Inspired by the a photo I saw on Reddit, I got to wondering why there was such a drastic change in bottle design in 1915, only to redesign again the next year. Turns out there's a pretty good explanation. But first, some history.Read More
WU LYF, Go Tell Fire to the Mountain
I'm truly hoping that this album signals the end of irony's reign in the music world. I had almost forgotten what it was like to hear sincerity coming from a new band. Sounds like David Byrne fronting Sigur Ros covered by early Kings of Leon.
The new pinnacle of modern-day yacht rock.I've never been on a cruise of the Greek Isles, but Daniel Bejar has made that irrelevant.
I was asked to submit something for A List Apart’s year-end What I Learned About the Web in 2011. Here’s my thoughts:
Whoever thought we’d look back at the days of IE6 wrangling as the simpler time, when a few conditional styles and hacks could solve all our problems? Now we’ve got innumerable phones and tablets, each with their own mysterious quirks and constraints, and no reasonable way to test on all of them. The War for Web Standards has more or less been won on desktops, but it’s unrealistic to bring that fight to the mobile world. My One Big Take Away of 2011 is that interaction design, like the rest of the universe, naturally moves toward a state of maximum entropy. Fight the good fight, but always be ready to learn something new.
A post about the emotional impact of losing someone you didn’t know.
“Steve [Jobs] made choices,” Dr. Ornish said. “I once asked him if he was glad that he had kids, and he said, ‘It’s 10,000 times better than anything I’ve ever done.’”
Steve Jobs's death has hit me a little harder than I would have expected. I find it difficult to grieve for people I don't know personally, but there are some hard-hitting and poignant lessons and reminders in his premature passing. Especially now that I have a son who will have to come to terms with my mortality sooner or (hopefully) later.
When I first heard that Steve Jobs had died, I was hanging out with my 15-month-old son, Oskar, while my wife was out with friends. I got unexpectedly and overwhelmingly sad. All I could think was "No matter how amazing your accomplishments or how much money and fame you acquire, you cannot buy more time." A terrifying realization, to say the least. I tried to hug Oskar extra tight, but he was as oblivious as any toddler should be and pushed me out of his way so he could get to the next thing he wanted to throw on the ground. "This?" he said, as he picked a book off the shelf, held it up to me, threw it down and laughed like it was the funniest thing he'd ever seen. And I watched his innocent insolence as if it was the most beautiful thing I had ever seen. And in that moment it was.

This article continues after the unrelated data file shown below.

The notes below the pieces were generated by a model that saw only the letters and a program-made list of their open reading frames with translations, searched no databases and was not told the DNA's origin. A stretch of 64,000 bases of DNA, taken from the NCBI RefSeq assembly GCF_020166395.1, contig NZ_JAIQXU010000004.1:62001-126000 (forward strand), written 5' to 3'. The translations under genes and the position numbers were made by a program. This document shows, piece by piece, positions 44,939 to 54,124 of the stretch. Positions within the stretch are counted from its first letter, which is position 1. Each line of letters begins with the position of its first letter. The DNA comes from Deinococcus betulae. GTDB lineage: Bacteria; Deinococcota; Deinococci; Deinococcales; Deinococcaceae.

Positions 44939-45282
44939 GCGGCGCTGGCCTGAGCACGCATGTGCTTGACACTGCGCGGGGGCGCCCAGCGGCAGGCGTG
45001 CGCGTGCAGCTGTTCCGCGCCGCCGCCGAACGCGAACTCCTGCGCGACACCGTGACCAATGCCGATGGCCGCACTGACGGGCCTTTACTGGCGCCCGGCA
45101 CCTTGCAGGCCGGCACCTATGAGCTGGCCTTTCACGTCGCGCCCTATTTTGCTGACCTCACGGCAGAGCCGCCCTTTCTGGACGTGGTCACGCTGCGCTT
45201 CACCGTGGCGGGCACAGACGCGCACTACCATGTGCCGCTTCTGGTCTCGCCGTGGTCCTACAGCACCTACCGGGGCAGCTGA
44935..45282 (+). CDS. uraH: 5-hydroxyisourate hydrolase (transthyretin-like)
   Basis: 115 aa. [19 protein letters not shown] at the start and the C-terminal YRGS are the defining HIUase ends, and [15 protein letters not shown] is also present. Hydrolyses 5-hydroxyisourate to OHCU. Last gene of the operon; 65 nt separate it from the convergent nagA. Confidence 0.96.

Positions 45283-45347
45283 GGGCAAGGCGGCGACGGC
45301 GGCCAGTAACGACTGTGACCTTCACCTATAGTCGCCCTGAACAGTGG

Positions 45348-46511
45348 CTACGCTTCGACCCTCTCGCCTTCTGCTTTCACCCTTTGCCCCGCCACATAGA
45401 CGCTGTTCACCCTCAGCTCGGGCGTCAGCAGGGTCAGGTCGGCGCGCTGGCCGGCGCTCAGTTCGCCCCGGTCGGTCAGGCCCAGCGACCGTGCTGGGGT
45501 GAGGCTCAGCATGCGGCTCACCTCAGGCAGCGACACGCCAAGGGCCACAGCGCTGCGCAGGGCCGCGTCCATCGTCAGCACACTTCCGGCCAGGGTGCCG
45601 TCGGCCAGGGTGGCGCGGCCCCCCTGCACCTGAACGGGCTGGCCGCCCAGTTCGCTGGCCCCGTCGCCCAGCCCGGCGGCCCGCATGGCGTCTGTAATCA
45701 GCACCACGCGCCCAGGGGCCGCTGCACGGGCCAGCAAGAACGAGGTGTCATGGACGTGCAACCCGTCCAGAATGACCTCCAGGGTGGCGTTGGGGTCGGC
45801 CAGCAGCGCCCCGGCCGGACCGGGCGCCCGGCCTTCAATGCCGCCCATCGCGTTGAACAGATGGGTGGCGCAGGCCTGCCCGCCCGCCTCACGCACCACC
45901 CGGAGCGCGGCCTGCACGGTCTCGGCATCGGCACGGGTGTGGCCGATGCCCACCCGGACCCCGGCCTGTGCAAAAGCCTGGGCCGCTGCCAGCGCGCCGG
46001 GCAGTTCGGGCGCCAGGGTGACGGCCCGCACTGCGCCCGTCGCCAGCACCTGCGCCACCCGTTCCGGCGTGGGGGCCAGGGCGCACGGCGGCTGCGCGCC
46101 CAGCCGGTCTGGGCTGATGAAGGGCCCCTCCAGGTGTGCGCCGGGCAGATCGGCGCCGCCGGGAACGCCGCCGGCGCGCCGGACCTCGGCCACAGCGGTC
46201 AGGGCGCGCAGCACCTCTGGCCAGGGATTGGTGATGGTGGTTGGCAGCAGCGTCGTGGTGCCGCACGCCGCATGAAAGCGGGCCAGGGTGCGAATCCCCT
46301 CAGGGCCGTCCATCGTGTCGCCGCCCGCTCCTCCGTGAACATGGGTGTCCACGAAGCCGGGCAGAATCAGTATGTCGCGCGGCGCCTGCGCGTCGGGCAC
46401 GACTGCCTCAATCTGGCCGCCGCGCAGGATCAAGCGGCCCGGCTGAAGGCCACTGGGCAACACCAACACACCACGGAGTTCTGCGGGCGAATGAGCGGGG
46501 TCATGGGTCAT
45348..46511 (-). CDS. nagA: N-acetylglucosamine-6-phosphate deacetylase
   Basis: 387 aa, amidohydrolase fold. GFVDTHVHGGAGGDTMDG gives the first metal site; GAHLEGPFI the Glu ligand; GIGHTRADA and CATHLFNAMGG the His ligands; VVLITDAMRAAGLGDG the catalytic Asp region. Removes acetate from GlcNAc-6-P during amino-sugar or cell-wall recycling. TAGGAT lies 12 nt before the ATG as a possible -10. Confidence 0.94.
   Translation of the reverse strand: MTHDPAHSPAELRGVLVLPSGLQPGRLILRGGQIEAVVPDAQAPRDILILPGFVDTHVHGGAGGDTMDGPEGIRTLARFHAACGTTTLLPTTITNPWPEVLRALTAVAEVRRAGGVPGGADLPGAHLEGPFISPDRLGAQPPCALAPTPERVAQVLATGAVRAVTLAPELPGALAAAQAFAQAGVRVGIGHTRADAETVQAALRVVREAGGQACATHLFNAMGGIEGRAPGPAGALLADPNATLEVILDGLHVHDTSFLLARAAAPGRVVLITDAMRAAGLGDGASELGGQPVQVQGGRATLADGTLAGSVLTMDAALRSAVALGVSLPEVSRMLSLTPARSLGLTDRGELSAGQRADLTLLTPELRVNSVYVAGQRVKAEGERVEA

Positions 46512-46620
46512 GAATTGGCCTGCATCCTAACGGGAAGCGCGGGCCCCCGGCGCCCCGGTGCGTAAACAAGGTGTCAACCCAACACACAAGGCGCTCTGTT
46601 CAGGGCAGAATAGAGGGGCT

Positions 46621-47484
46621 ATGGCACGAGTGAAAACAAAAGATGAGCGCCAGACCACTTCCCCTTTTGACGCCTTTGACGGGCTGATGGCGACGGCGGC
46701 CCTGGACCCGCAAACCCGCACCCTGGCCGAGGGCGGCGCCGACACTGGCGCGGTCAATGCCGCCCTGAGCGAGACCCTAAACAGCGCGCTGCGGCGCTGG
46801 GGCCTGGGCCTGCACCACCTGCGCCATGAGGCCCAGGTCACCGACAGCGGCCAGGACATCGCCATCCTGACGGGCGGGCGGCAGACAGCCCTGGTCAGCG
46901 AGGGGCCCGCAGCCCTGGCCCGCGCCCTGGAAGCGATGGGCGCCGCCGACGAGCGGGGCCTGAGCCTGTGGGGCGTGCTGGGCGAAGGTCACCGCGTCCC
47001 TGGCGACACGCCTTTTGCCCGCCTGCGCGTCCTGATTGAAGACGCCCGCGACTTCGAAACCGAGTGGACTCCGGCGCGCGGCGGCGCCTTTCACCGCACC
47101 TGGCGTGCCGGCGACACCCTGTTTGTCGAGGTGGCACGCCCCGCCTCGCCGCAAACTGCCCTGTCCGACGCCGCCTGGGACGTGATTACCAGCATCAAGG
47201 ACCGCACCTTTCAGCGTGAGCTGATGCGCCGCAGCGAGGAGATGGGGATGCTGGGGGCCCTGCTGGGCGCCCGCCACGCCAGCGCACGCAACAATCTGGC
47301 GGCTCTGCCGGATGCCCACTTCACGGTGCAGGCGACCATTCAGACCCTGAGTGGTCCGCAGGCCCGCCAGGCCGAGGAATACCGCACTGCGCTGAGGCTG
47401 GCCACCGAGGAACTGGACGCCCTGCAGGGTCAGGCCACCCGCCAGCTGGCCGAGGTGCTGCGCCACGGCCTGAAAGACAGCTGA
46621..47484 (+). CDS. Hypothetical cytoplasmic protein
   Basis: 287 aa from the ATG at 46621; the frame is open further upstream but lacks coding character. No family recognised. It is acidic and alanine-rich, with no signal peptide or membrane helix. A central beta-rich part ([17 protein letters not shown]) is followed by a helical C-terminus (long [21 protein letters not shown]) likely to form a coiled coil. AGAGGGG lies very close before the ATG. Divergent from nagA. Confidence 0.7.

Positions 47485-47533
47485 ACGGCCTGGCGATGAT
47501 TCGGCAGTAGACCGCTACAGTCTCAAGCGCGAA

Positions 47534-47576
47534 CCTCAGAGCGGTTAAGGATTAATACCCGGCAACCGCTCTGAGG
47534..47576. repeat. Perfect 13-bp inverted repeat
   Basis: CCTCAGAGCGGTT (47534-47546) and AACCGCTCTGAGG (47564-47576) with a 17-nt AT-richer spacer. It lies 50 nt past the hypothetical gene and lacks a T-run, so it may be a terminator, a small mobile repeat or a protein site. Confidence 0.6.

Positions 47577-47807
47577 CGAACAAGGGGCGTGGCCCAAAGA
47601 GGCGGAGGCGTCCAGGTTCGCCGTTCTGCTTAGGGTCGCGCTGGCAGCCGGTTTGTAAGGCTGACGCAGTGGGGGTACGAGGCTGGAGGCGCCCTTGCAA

And then today, while reading the linked article in the NYTimes, I got another lesson in what's truly important. At the end, after everything he had accomplished and all the billions of dollars he had made, all he wanted to do was spend more time with his family. According to his sister, "His tone was tenderly apologetic at the end. He felt terrible that he would have to leave us." I can relate. Now that I have an actual family of my own, my fear of death has increased exponentially. Not because I'm scared of what's on the other side, but because of what I'll leave behind on this one and what they'll have to go through. What an asshole I'd have to be to die and leave this beautiful boy and his beautiful mom alone to pick up the pieces.
But there is hope and a wonderful reminder in there too. I might never be anything more than someone who's pretty good at his job and is appreciated by the people he works for, but I get to do the exact same thing that the most successful person of the computer era held most dear — spend time with my wife and son. In this way, I can always be just like Steve Jobs. In this way, I will always be just like Steve Jobs.